I have sessions 6-7 days a week – I realized that I’ve had about 4 days off for the past 3-4 months! Writing sessions are usually 5-10 hours, it depends on who you’re working with and your goals for the day. Typically, my daily goal is a finished (fully written) song, vocals/vocal arrangement, and a demo track. 

What advice would you give someone trying to break into this industry?

It’s hard to say, because it depends on what they want to do. There are so many different paths. But whether you’re trying to be a songwriter or singer or both, collaborating with people is the biggest piece of advice I can give. Ask for help if you need help finishing something, rather than sitting on 100 unfinished songs. 


So you were on Songland the NBC show, could you tell us a little about that?

Yes! I was on Meghan Trainor’s episode of Songland, and she ended up choosing my song, “Hurt Me,” which was absolutely incredible. She’s a sweetheart, and I had the best time working with her. The show is an incredible experience – even though I had the worst cold while we were filming. Indirectly, it was how I was able to go to Korea for a writing camp with SM Entertainment in June. It’s also how I met my lawyers – one of my mentors from the show introduced me to them. I also made some great friends and collaborators. 

How did you land yourself on the show? 

A good friend of mine named Zach Sorgen did the pilot – he was on Charlie Puth’s episode. Zach was talking about it, and asked if I had any interest in being on the show. I had a Skype interview, a phone call, and three weeks later I was filming. It was crazy. From the start, it took maybe a total of 6 months. 

Could you tell us about the process and journey that you undertook while being on Songland?

I performed “Hurt Me” for four of the most accomplished and respected writer/producers in the world – Meghan Trainor, Ryan Tedder, Shane McAnally, and Ester Dean – and then got to work with one of my favorite writers of all time (Ryan) on my song. Ryan re-produced the track, and after the show Meghan, Ryan, and a wonderful producer/artist/writer named Mike Sabath finished up the song. It was such a rewarding experience, and I received so much support from my family and friends when the show aired. 

Things to Look out for During the Process

Why do you believe some people one hit wonders while others strike fame at 35?

Nowadays, it’s difficult to define a “hit.” With the emergence of so many genres and subgenres of music, what might be a hit in one genre is unheard of in others. It’s safe to say that these days, one hit won’t sustain you. What most people are doing now is putting out lots of music consistently, and if they get a certain amount of ears on it, they can grow their niche audience. The big test is how to continue growth and find your audience.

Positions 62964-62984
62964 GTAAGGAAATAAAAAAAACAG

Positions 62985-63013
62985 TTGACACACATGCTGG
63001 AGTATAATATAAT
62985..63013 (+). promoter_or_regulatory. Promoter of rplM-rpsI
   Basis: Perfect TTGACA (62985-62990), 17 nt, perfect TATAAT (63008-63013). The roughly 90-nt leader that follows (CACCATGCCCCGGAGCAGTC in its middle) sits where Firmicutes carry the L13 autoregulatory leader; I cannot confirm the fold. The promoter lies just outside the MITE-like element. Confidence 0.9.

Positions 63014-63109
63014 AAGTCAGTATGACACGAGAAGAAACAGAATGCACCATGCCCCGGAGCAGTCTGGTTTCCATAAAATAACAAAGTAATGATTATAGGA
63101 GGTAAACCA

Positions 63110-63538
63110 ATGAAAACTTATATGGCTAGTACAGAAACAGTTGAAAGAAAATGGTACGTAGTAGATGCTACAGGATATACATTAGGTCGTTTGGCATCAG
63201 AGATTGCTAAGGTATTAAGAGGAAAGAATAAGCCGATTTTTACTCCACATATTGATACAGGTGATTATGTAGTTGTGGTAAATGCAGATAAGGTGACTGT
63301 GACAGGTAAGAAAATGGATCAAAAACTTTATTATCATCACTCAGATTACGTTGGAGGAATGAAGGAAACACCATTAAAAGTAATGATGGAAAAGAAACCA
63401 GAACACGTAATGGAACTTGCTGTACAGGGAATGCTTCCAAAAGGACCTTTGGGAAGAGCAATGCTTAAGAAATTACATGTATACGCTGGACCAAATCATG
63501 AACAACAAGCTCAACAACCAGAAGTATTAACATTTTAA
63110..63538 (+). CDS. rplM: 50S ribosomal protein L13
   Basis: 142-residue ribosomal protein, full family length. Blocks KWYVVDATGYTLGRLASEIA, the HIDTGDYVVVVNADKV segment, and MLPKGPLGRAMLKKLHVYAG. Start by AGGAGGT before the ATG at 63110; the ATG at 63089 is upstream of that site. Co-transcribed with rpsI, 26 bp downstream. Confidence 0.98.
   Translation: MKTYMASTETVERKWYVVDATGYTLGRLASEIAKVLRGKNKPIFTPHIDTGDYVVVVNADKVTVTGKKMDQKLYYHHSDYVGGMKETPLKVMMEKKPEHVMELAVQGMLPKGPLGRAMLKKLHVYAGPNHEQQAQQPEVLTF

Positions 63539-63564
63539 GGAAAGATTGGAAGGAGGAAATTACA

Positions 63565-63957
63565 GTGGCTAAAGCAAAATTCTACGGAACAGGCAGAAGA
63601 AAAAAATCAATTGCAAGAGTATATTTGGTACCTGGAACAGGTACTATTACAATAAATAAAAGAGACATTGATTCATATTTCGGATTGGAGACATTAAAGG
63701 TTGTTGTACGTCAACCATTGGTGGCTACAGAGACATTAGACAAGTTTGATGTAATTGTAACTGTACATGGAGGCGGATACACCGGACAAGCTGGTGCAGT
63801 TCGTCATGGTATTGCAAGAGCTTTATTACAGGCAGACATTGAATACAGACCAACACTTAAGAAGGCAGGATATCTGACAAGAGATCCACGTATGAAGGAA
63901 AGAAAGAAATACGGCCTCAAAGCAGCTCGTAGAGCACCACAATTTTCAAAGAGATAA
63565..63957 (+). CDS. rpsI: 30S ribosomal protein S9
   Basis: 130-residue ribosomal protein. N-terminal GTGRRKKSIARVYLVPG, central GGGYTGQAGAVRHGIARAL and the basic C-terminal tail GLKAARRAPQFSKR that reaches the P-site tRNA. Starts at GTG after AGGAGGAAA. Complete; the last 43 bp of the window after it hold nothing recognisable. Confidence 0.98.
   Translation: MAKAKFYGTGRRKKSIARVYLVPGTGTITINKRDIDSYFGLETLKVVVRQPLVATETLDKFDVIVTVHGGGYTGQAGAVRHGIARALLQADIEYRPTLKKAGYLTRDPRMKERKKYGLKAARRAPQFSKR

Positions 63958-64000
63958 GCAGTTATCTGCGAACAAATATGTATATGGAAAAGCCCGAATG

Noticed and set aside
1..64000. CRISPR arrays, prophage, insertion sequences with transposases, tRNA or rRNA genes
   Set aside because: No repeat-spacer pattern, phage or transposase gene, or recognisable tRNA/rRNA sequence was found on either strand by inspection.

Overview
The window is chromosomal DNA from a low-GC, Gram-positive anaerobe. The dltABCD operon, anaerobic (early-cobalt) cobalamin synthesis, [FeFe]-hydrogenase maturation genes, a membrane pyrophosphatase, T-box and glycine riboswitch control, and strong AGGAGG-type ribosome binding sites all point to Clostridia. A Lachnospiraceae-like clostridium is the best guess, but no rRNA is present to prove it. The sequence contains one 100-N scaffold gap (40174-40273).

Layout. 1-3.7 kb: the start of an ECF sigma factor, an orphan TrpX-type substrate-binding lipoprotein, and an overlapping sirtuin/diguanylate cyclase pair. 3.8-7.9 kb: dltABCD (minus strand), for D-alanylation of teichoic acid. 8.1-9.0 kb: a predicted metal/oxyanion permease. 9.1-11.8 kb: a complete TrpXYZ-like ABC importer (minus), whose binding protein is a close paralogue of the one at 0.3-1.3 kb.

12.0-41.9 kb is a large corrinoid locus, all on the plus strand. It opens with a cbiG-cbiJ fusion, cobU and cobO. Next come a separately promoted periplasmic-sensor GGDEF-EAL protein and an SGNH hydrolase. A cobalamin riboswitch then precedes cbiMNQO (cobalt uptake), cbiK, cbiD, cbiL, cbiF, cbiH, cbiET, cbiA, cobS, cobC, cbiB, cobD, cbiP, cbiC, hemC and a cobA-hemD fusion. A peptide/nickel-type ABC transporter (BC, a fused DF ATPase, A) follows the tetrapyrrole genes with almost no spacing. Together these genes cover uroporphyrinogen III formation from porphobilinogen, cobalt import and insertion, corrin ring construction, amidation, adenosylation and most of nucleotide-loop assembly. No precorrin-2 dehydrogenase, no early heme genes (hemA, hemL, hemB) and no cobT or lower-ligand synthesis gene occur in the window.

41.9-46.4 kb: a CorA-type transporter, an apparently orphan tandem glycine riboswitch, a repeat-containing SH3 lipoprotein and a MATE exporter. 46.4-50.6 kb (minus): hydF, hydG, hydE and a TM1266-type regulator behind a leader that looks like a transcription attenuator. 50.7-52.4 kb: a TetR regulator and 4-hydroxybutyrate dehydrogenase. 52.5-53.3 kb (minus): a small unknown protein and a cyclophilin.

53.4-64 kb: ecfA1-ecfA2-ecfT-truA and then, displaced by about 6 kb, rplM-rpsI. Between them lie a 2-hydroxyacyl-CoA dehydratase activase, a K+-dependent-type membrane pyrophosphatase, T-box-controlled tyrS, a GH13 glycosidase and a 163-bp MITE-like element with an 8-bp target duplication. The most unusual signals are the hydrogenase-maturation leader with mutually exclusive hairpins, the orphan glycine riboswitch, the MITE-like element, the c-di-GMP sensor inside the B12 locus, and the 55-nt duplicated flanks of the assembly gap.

What happens when your co producers don’t get along? To be specific, if a song that is edited by one DJ then sent to another DJ and they don’t agree on the edits, what happens? Do you have to involve yourself? 

I’ll typically send notes back and forth – or they’ll send stems, I’ll try out some production ideas, and send it back. If you really butt heads during the collaboration process you might not be meant to work together – it’s all about the chemistry. Everyone critiques everyone, and it’s important to take constructive criticism without getting offended. But if there is a difference of opinion that can’t be resolved (about where the drop should go, or what the title should be) maybe management or friends can break the tie.

Do you ever have to step in and say, this doesn’t sound the way I want it to? If so, what happens? 

It depends on what I’m doing. If it’s a DJ and I’m writing for their project, it’s their project, and I don’t need to change it to make it sound like “me.” But if something sounds like shit I’ll tell them, like ‘yo the bass in this sounds gnarly.” I’m there to elevate and serve their project. I’ll give notes. But most of the people I work with, now that I can be more selective, have similar taste to me. Not gonna lie, I’ve worked with some people where I have to say “this can’t come out like this.” There’s a standard that I hold myself to, and I want to be proud of anything I release that has my name attached to it. 

What happens if a DJ puts out music you don’t approve of? 

At the end of the day, a DJ needs your permission to put it out your song. But there are situations I’ve heard of where DJ’s have put out songs without writer’s/artist’s permission. A friend of mine toplined (wrote lyrics and melody over a track) a DJ 2 years ago, and this DJ put it out 2 months ago, on a label, without asking permission or giving her a contract. It’s important to know that once in a blue moon, songwriters can get screwed over by DJ’s. Luckily, those aren’t the kind of people I work with – I love the people I work with! I have heard horror stories. Be sure to choose good people to work with.